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Athens calls on the EU to accept migrant children

Greece has called on the other EU states to accept at least underage migrants from the Aegean camps. There are currently more than 24,000 people, including around 40% minors under the age of 17. "It can not be that a country refuses to take 50 or 100 children," said Prime Minister Kyriakos Mitsotakis on Sunday on TV channel ERT.

Mitsotakis also criticized the threat of Turkish President Recep Tayyip Erdoğan to open the borders to Europe for Syrian refugees. If Erdoğan wants to renegotiate the agreement with the EU, then we can talk about it. "But not with threats and with a language that is not in harmony with good neighbors," said the conservative politician. The EU has already paid six billion euros to Turkey for the influx of migrants.

Mitsotakis called on the EU to take action against those states that refuse to accept minors. "Some states want all the benefits of freedom of movement in the Schengen area, but they refuse to share the burden," he said.

From Saturday morning to Sunday noon local time, according to the Greek Coast Guard, 332 migrants transferred to the islands, Rhodes, Kalymnos, Samos, Farmakonisi and Lesbos and thus to the EU. More than 20,000 people already live in the registration camps on the islands of Lesbos, Chios, Samos, Leros and Kos, which have a total of around 6300 people. Another 4,000 people are housed in smaller warehouses and apartments. In August, according to UNHCR, 8,103 people from Turkey were transferred to the Greek Aegean Islands. In August 2018 came just under 3,200.

Due to Erdoğan's threats, a further increase in the influx of refugees is feared. The Turkish president had said on Saturday that his country could not handle a possible further influx of refugees from Syria alone. He appealed to the EU to provide sufficient financial support. "Either you share this burden or we have to open the gates," said Erdoğan.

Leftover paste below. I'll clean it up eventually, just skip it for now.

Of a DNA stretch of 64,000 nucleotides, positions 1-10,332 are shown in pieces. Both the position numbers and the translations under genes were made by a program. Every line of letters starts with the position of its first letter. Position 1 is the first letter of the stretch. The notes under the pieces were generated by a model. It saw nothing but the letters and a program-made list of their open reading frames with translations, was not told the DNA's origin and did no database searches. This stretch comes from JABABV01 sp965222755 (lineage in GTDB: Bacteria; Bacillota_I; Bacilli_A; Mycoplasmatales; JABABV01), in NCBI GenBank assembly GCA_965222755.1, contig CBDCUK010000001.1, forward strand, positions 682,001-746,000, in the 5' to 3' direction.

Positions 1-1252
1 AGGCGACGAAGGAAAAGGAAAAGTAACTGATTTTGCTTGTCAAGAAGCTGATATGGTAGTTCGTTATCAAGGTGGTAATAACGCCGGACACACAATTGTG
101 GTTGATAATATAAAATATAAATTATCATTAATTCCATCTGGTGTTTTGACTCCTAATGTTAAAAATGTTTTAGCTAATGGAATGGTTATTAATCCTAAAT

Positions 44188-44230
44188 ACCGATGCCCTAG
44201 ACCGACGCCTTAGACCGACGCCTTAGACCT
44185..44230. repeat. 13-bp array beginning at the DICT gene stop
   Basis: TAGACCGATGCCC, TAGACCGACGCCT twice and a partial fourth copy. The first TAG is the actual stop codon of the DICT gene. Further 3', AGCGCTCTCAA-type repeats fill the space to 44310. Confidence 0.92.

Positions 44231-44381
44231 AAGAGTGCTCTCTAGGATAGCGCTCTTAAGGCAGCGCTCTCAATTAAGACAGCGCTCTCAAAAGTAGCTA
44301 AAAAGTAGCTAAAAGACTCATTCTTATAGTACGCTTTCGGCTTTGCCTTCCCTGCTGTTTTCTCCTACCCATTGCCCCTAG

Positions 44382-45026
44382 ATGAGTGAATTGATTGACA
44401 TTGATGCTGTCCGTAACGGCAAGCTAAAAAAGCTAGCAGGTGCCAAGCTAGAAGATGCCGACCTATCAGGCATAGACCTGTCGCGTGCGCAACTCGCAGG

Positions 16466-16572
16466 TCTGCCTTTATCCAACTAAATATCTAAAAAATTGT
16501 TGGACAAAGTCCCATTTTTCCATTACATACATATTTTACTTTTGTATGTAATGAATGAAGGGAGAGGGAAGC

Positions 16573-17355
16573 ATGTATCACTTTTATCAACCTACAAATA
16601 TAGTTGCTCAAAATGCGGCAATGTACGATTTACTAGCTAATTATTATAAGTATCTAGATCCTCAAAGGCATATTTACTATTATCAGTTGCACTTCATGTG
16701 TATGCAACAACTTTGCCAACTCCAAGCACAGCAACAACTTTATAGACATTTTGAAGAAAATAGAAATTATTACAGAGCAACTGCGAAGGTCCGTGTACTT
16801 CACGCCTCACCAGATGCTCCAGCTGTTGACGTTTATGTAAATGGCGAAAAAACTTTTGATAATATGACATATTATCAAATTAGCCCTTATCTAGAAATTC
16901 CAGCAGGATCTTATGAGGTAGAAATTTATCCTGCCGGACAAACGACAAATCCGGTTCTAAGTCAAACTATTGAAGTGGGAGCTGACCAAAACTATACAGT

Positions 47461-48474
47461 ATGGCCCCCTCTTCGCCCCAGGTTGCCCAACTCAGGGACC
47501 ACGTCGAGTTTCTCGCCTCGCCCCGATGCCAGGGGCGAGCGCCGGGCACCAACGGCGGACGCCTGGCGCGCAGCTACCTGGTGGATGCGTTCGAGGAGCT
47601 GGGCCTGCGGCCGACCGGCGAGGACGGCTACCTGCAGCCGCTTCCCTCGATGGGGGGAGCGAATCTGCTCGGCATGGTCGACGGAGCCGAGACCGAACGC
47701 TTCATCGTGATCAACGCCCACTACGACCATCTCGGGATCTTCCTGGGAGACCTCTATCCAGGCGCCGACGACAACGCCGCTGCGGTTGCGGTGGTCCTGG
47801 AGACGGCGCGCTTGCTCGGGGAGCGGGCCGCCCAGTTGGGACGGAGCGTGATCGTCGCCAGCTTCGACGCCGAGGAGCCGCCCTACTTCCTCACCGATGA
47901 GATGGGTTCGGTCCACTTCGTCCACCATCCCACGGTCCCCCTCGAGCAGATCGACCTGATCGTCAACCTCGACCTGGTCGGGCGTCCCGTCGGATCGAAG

Turkey has received around 3.6 million refugees in neighboring Syria since the beginning of the civil war in 2011, more than any other country in the world. The EU-Turkey Refugee Pact, which was signed in March 2016, allows the EU to return all migrants who are illegally coming to the Greek islands via Turkey. At the height of the refugee crisis in 2015, there were days when some 7,000 migrants reached Greek islands via Turkey.

Due to staff shortages, however, the processing of asylum applications continues to be difficult today. The left-wing government in Athens under former PM Alexis Tsipras, who had been replaced in July, had repeatedly stated that there were not enough staff to advance asylum procedures.

The new conservative Greek government has announced that it will accelerate asylum procedures. Anyone who does not receive asylum, should immediately be sent back to Turkey. There should be more staff to handle asylum applications. "We will accelerate the process without violating human rights," said Prime Minister Mistotakis.

"Athen ruft EU zur Aufnahme von Migranten-Kindern auf" (Kleine Zeitung, 08-09-2019)

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